(1) Use the Ballistic Plug Control (jSz) which provides for offsetting the nominal running speed with a corrective range of ± 3 knots. Example - to set exercise speed of 24 knots, which is recommended for an Enabling Run of 600 yards, set Ballistic Plug Control correction to read -.7 knots.
304.5 Employment with the Fire Control System MK 113.
304.5.1 Design Limitations. The MK113 FCS is presently capable of handling problems within the following limits:
300 - 200,000 yards
0 - 50 knots
+/- 100 knots
Torpedo Enabling Run
0 - 20,000 yards
The Torpedo Enabling Run Counter in the Angle Solver Section of the MK 75 Attack Director is also the only indication of torpedo run. If the Enabling Run Hand Crank is engaged and 600 yards Enabling Run set: into the torpedo, then there is no indication of computed Torpedo Run. This procedural limitation will necessitate setting the Enabling Run immediately before firing.
304.5.2 Synchronous Settings.
a. Gyro Angle - Gyro Angle is normally solved for in the Angle Solver Section of the Attack Director and is automatically transmitted to the torpedo. Gyro angle may also be inserted manually at the Angle Solver Section for transmission to the torpedo.
b. Torpedo Running Depth. Running depth is inserted manually with a handcrank at the Angle Solver Section.
c. Enabling Run. As previously indicated, the Torpedo Enabling Run Counter is also the indication of computed torpedo run. Enabling Run may be set in one of the following two ways:
(1) Enabling Run Offset (+/-3,000 yards) may be inserted by handcrank at the Angle Solver Section to modify the computed torpedo run, resulting in the value of Enabling Run to be transmitted automatically. The Offset is indicated on a counter immediately adjacent to the Enabling Run Counter.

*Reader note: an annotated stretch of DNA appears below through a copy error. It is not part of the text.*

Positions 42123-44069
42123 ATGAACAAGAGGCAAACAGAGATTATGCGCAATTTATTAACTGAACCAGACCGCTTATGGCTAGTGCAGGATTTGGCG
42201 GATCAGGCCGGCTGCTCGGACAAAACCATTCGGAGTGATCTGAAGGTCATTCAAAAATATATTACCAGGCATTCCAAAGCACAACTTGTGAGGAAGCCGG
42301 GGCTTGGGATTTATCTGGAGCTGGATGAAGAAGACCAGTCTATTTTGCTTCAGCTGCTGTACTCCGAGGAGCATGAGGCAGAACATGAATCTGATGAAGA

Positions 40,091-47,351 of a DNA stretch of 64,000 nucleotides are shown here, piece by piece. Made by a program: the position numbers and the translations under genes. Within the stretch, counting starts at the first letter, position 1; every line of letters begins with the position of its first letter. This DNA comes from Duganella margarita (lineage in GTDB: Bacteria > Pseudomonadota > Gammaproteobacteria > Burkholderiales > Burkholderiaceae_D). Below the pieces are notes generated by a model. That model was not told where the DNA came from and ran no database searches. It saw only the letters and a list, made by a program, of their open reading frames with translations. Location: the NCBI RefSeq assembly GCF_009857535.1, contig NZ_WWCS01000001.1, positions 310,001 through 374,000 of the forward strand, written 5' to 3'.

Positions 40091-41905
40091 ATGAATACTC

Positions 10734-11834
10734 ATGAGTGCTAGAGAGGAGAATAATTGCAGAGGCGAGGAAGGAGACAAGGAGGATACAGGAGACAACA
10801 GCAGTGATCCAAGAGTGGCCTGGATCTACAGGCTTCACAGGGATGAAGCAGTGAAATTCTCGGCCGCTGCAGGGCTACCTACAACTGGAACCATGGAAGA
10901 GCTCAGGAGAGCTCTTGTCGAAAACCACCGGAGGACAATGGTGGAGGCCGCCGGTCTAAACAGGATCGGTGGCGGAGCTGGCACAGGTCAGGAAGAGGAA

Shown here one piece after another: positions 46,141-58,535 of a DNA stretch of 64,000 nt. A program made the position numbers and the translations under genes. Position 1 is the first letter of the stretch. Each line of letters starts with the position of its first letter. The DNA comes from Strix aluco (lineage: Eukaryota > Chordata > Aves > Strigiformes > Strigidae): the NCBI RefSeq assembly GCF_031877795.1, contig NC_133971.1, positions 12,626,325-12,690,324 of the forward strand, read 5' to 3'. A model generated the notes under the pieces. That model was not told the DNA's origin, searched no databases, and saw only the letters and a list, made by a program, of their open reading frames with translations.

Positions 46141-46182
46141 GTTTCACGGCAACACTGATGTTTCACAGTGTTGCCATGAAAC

(2) Enabling Run may be inserted manually by clutching in the Torpedo Enabling Run Counter Handcrank and overriding the computed value for automatic transmission to the torpedo. This will normally be done immediately before firing.
304.5.3 Non-Synchronous Settings. All non-synchronous functions are inserted at the Plotter Section of the Attack Control Console.
304.5.4 Tactical Settings.
a. Ballistic Cams and Plugs.
Ballistic cams and plugs are available for the MK 37-0 torpedo for use in the MK 113 FCS. The plugs will provide speed values of 24.7 knots in HIGH speed and 16.4 knots in LOW speed. To provide torpedo speed appropriate for the Snake Mode, the following action is required:
Use the torpedo correction speed on the ballistic plug which provides for offsetting the nominal running with a corrective range of ± 10% - Example - To set exercise speed of 24 knots, which is recommended for an Enabling Run of 600 yards, set correction to read - 2.8%.
305 LATITUDE CORRECTION FOR THE MK 37-0 TORPEDO
305.1 The torpedo MK 37 Mod 0 gyro is balanced and adjusted for operation at a latitude of 0°. The Fire Control System MK 106, when not equipped with Angle Solver MK 18, provides no means for setting a latitude correction when shooting the torpedo MK 37 Mod 0. The same condition exists in the Fire Control System MK 101 when shooting the torpedo MK 37 Mod 0 at a latitude above 70°.
If gyro creep is not corrected, the torpedo would be displaced approximately 1,450 yards from the intended torpedo track when tired in LOW speed, maximum torpedo run, and at a latitude of 70°.
305.2 For submarines with Fire Control System MK 106 not equipped with Angle Solver MK 18, the correct latitude correction can be determined by proper use of the charts in Figures 3-2 and 3-3. The corrections obtained from the charts can be directly converted to gyro angle corrections and applied to the TDC via the Angular Offset Knob (spread knob).
305.3 For submarines with Fire Control System MK 106 equipped with
Angle Solver MK 18, Fire Control System MK 101 and Fire Control System MK 112, latitude gyro creep for any torpedo is corrected by the latitude correction controls on the fire control equipment in latitudes of 0° to 70°. There are no provisions for setting a latitude gyro creep correction for latitudes above 70° at the present time.